In 1963, William Hartnell made his appearance as the First Doctor, an alien with two hearts from the planet of Gallifrey. Even with director Waris Hussein and producer Verity Lambert (the youngest and only female producer working for the BBC at the time) at the helm, it's hard to believe that Doctor Who made it 50 years – truly a remarkable feat worth celebrating.

What all the anniversary specials on the BBC and elsewhere seem to gloss over is that the show was on hiatus from 1989 to 2005 (with a couple of unsuccessful revival attempts in-between), when Christopher Eccleston won the hearts of all as the sassy and frightfully bitter Ninth Doctor. It's as if no one wants to reflect on the egregious act of neglecting a delightfully cerebral and complex character bursting with potential for that many years. The Doctor is now an icon and a cultural staple, treasured internationally and respected across the universe.

If the 50th anniversary episode fell short, it would be an utterly tragic event in the BBC's timeline. With all the hype (a minisode, trailers, production stills, interviews with famous and well-respected Whovians such as Neil Gaiman, an entire week of marathons and specials on the BBC), I almost expected it to be a flop, but I was not disappointed in show runner Steven Moffat's interpretation of the anniversary. It really was tremendous: the perfect balance of whimsy, silliness, and surprising poignancy that audiences have come to love about Doctor Who.

"The Day of the Doctor" opens with a seemingly typical – or at least as close to typical as they get – Doctor Who mystery (there’s an odd incident at a museum in which a figure from a painting has vanished) and spirals into an adventure that is somewhat confusing, but still coherent, and most importantly, fun without losing gravitas. There are, of course, the necessary references to Doctors and episodes of yore, none of which are forced or out of place. (My personal favorite being the cameo by Tom Baker, the Fourth Doctor, as a curator in the gallery with the paintings of Gallifrey.) This is an impressive feat given the extensive canon of material to choose from. It would have been easy to pack the episode with nostalgia, but interestingly enough the episode focuses around altering the past- in such a way that it ensures that the Doctor’s drive to rescue humanity and approach all life forms with peace and respect remains, but he can still find inner peace. The episode, as it's written, is a wonderful way to construct the next Doctor's narrative- the installation if the War Doctor (John Hurt) tilts the current chronology of Doctor Who on its head and ensures that the next season, staring Peter Capalldi as the twelfth incarnation of the Doctor, will be very unique. What was also evident was the careful way in which the episode only messed with the timeline of the modern Doctor Who– the beloved classic Who remains relatively unscathed.

The only major flaw in the episode is writer Steven Moffat's careless sexism. For those not familiar, Moffat is somewhat notorious for his incompetence in writing strong female characters; rather, he tends to use women as quick-fix plot devices. This is a jarring transition from the work of his Doctor Who predecessor Russell T. Davies, whose companion characters always had something the Doctor lacked, or at least needed more of: compassion (Rose Tyler); a true protector (Martha Jones); a friend (Donna Noble). The way Moffat writes women leaves an astute viewer feeling like the characters are capable of so much more, but are relegated to mere accessories rather than accomplices.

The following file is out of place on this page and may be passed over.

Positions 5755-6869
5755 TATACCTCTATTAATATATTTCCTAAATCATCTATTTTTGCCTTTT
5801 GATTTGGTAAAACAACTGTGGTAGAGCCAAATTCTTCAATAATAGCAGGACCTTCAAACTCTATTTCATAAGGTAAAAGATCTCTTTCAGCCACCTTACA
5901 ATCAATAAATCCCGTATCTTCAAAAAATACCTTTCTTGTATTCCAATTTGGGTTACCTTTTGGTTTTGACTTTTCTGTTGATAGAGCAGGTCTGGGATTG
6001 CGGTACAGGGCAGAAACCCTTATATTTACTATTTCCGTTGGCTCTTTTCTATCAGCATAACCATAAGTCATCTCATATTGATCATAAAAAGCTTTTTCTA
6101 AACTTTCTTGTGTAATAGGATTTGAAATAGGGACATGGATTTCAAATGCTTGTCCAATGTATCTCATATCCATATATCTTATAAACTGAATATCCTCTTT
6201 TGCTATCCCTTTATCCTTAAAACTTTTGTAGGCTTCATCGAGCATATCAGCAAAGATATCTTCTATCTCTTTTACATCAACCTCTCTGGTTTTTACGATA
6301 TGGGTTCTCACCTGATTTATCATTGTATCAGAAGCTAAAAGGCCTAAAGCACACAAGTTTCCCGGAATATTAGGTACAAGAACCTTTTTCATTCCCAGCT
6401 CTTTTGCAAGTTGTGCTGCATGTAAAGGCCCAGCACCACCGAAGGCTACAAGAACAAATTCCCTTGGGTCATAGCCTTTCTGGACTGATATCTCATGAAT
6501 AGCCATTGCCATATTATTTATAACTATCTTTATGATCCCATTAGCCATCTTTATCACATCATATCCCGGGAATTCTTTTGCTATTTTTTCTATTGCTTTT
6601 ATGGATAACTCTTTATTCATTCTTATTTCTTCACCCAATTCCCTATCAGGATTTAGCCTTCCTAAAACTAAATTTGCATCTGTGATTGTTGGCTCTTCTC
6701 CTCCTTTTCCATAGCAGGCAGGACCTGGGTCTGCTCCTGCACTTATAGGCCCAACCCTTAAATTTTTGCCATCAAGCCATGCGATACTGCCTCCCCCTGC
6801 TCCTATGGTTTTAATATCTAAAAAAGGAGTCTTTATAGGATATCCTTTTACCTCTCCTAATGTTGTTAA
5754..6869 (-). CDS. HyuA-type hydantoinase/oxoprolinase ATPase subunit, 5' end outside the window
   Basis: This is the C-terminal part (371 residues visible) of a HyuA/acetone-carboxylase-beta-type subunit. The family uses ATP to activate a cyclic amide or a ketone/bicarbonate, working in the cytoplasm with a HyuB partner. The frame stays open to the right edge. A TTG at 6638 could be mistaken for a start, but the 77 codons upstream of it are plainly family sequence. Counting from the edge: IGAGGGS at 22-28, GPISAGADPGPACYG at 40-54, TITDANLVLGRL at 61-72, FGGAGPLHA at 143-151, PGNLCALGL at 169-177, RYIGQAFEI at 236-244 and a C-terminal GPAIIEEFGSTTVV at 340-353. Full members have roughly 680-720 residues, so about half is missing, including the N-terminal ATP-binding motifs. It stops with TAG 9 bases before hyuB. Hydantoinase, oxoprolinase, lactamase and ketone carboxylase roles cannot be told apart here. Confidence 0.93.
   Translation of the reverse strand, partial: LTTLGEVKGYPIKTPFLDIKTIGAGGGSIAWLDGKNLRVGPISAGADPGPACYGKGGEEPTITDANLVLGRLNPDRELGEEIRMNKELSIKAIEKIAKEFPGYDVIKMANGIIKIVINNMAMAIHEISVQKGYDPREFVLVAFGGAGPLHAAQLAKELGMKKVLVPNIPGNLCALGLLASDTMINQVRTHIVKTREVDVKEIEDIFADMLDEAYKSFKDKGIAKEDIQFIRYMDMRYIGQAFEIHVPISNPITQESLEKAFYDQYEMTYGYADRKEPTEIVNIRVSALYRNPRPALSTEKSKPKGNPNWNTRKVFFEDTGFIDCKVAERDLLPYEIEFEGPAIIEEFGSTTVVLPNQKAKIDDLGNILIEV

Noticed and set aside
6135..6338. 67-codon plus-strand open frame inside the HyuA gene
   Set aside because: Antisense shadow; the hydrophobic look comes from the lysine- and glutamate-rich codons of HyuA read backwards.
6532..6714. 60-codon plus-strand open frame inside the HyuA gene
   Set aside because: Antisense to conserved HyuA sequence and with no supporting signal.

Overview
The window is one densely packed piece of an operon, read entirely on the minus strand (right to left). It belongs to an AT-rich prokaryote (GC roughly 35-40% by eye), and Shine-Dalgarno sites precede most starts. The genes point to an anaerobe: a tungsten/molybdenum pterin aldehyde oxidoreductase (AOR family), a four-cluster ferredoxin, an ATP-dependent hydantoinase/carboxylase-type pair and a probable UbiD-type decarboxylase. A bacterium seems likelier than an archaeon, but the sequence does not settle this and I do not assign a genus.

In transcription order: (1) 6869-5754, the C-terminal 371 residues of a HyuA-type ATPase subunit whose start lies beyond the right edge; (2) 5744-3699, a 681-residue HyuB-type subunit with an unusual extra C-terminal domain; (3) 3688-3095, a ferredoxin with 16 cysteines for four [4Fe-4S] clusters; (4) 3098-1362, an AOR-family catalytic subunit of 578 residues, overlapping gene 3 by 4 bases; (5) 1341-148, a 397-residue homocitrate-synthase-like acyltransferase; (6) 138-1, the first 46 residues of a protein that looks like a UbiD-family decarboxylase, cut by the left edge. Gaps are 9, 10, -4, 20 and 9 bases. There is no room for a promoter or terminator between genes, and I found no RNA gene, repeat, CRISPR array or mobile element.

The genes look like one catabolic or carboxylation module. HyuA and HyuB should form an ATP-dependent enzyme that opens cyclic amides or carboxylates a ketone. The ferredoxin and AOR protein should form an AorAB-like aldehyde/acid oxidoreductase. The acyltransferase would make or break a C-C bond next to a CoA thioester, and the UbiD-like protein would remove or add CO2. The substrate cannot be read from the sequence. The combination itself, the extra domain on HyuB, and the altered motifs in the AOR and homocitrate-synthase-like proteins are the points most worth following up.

A rather galling example in this episode is the portrayal of Queen Elizabeth I, an undisputed factual badass, as a damsel-in-distress type desperately besotted with the Doctor- to the point where they get married, with her considerable insistence (it’s quite troubling that her clingy pursuit of their betrothal is about as fierce as she gets). The Doctor agrees, rashly, and then goes through with it with substantial hesitance, considering it results in a time traveling alien being the king of England. It's a major plot point with potential to totally alter the canon of the show (and infuriate fans such as myself who are absolutely adamant that the only women for the Doctor are Rose Tyler, played by Billie Piper, and Alex Kingston’s River Song), but is not elaborated on at all with anything resembling character development or dynamic. Instead, Elizabeth is a way for the Doctor to realize when an alien shows up.

Incidents like this are the embodiment of what fans hate about Moffat: his willingness to punch plot holes that can only be resolved with self-congratulatory references to one-liners dropped in older episodes. The Doctor insists that some events are fixed in time, not to be changed. Perhaps the development of Moffat's ego is one more to add to the list.

Even so, it was great fun to see the dynamic between the three Doctors (Matt Smith, David Tennant and Hurt), how they change, and simultaneously enjoy and irritate each other- and seeing multiple incarnations of the Doctor onscreen really is a momentous occasion.

It was refreshing to find that Moffat’s typical flaws did not eclipse the quality of the episode, which left me with a zillion questions (in typical Doctor Who fashion) and a satisfying insight into the Doctor’s lesser-known characteristics, delivered superbly by an incredible cast of old favorites and new faces. Here's to 50 more, Doctor Who. Allons-y!

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